Final Fantasy VII: Advent Children DVD Review
PictureFinal Fantasy VII: Advent Children is presented with a 1.85:1 aspect ratio anamorphically enhanced widescreen transfer. It looks simply superb. The detail is good throughout, with some inherent softness due to the content, but generally decent clarity. There's no edge enhancement and negligible grain - what we're looking it as pretty-much the best visuals that current computer animation technology has to offer and that is very special indeed. The colour scheme is slightly faded to reflect the war-torn landscapes, but this is clearly on purpose. The skin tones are tremendous and the flowery gardens are truly luscious. Blacks are solid and allow for decent shadowing and night sequences.
SoundAdvent Children comes with two equally fantastic Dolby Digital 5.1 tracks. Dialogue is presented clearly across the frontal array and the synchronisation is so well done for the dubbing that the only reason you know they English was not the original language is because some of the American accents seem a little silly. Effects are well represented across the surrounds, from the kick-ass fight sequences to the smaller, but equally noticeable events - like a mobile phone ringing that will make you wonder whether it is actually going off in your house. The only quibble that I have is perhaps with the soundtrack, which varies from typically grating Hong Kong ballad to Flash Gordon rock, with only a few more suitable moments in between.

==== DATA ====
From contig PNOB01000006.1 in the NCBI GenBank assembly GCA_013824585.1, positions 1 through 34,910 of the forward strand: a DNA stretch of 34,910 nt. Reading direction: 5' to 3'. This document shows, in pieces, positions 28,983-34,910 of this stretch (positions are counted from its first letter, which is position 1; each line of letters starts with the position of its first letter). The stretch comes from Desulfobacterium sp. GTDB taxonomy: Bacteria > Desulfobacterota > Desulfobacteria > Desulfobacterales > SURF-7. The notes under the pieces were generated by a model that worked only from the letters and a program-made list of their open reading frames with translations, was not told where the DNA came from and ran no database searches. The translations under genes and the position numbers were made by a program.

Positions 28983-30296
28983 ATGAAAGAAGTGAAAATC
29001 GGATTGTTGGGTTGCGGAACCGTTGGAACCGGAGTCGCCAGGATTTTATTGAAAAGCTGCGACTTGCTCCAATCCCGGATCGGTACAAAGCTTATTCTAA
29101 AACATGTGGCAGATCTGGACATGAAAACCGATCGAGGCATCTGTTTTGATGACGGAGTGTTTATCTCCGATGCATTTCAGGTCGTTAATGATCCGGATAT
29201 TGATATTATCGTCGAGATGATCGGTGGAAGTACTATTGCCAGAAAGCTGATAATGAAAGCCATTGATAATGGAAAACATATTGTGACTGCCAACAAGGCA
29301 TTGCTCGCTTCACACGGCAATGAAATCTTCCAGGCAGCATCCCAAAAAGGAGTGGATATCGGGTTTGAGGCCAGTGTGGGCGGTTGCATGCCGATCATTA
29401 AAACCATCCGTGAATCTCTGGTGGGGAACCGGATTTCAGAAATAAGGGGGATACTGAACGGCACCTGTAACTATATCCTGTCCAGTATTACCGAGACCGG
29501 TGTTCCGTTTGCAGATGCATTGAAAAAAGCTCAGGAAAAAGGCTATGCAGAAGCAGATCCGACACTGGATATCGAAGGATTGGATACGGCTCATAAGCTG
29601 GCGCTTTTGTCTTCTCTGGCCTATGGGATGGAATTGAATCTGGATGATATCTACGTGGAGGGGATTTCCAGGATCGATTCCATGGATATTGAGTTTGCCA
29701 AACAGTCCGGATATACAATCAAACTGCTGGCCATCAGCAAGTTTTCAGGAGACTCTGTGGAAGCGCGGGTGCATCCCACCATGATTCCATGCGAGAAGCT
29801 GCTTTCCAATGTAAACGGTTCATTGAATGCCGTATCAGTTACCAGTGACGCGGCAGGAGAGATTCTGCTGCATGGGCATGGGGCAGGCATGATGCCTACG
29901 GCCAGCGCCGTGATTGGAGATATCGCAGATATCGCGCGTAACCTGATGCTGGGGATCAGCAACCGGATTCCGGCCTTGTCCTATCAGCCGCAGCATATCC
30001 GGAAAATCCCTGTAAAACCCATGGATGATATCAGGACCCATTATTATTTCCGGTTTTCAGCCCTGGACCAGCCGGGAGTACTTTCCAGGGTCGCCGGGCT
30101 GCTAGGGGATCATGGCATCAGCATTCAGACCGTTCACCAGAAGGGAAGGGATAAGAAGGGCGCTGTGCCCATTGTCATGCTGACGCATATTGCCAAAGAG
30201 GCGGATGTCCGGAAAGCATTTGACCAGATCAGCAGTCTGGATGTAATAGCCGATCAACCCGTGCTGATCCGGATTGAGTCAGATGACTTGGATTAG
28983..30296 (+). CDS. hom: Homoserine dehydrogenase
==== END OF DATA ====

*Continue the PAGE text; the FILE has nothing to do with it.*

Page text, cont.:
ExtrasIn the way of extras, all we get is a rather odd half-hour Featurette entitled Reminiscence of Final Fantasy VII. It appears to tell the story behind Final Fantasy VII, leading up until the movie, utilising various videogame footage to visualise the narrative. Unfortunately it is not wildly comprehensible, nor is it particularly watchable, the videogame quality being far worse than what we have come to expect these days. For fans, it will be quite a nice 'reminiscence' but for newcomers it does not really help fill in any of the background gaps at all.
Suggested retail price when reviewed: £8.99
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